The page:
The article devoted to the question about the existence of “the town Synja Voda”, which is mentioned in the “Kniga Bolshomu Chertezhu”, the Russian historical text dated 1627. According to this source, this city was located on the Sinjuha river, 70 miles above its confluence to the Southern Bug river, where now the Torhovytsia village is placed.
The only text source about “the town Synja Voda” is considered a fragment of the letter dated 1416 from the Codex epistolaris Vitoldi. It mentioned that Tatars devastated the city named Swyna horda in lands of Vytautas, the Great Duke of Lithuania. Historian M.Molchanovskij in his book writed in the end of XIX century interpreted this name of city as a distorted spelling of “Synja Voda”, and modern historians now relates to his work on this subject. The author expresses the point of view that the record dated 1416 about Swyna horda applies not to “Synja Voda”, but to the other ancient town in the Middle Dnieper region − Zvenigorod.
The article focused on research of cartographic sources of the “Kniga Bolshomu Chertegu” that was made in 30th of the XX century by F.Petrun. In his opinion, the source of the description of Ukraine in the “Kniga Bolshomu Chertegu” was the map by V. Grodetsky, 1595, that was the part of the atlas by A. Ortelius Theatrum Orbis Terrarum. On many European maps from the mid XVI century the town marked Szinouoda, Swiniovoda on the same river was indicated. F.Petrun created the “genealogy” of images of Ukraine on European maps of XVI century. The starting point, the initial map of this genealogy, is the map of South Sarmatia by Polish cartographer B. Wapowski, 1526. A fragment of it is on the picture (Fig.1).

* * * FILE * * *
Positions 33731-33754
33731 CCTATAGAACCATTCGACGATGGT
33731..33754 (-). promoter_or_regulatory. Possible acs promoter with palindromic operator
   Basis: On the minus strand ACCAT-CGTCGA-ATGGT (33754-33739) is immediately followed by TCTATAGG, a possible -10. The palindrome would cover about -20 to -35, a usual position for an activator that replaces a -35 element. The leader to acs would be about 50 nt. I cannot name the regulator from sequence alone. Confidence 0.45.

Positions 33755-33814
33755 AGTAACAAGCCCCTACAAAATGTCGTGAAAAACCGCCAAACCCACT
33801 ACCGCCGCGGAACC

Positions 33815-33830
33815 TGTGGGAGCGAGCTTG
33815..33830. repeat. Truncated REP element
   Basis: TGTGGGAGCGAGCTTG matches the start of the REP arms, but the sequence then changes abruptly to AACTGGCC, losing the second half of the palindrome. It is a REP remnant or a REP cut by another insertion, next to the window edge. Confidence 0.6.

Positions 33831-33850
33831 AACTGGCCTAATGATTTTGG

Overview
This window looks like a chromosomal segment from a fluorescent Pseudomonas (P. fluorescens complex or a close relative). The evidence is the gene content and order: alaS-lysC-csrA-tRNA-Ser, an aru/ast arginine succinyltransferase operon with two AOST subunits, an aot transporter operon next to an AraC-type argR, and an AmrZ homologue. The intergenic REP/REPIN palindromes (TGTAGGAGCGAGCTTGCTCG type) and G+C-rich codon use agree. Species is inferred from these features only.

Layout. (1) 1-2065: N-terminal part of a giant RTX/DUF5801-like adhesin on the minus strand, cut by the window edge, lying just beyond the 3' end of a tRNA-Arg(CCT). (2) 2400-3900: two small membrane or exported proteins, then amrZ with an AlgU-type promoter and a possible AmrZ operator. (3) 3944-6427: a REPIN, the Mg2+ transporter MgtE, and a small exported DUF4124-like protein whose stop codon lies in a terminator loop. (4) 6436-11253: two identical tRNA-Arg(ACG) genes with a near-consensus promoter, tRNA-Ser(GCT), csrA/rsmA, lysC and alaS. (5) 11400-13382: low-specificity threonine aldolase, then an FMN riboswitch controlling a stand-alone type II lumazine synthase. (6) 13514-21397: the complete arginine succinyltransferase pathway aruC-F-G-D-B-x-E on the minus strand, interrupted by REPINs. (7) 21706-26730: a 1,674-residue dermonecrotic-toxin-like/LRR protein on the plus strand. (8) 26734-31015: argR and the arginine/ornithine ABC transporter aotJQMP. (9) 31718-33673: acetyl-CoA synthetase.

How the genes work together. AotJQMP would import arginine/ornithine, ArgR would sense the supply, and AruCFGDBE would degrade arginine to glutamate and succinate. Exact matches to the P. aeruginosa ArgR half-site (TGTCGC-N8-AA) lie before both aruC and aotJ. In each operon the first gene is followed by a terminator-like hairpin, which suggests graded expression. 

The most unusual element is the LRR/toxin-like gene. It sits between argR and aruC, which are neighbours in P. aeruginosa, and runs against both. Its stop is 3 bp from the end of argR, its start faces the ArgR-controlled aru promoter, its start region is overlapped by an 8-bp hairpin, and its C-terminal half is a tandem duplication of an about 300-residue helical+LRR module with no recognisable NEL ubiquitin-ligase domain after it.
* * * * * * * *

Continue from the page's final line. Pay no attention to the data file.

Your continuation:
On this map at first time the Sinjuha river (Syinauoda fl) and buildins (or ruins) near it’s confluence to the Southern Bug river were indicated. Description of stone ruins (named Dolnia Horofossa) near the confluence of this two rivers contains in Tartariae Descriptio by M.Bronevski, created 50 years after the map of the South Sarmatia. G.Mercator on his map of Europe, 1554, used Wapowski’s map, but turned the nameless buildings into the city Szinouoda on the right bank of the Sinjuha river. This mapping error was repeated on many later maps, and got from them to the “Kniga Bolshomu Chertegu”.
Based on these arguments, the author concludes that the “town Sinya Voda” on Sinjuha river was “created” by G.Mercator on his map of Europe, 1554, but real settlement or fort of such a name does never existed.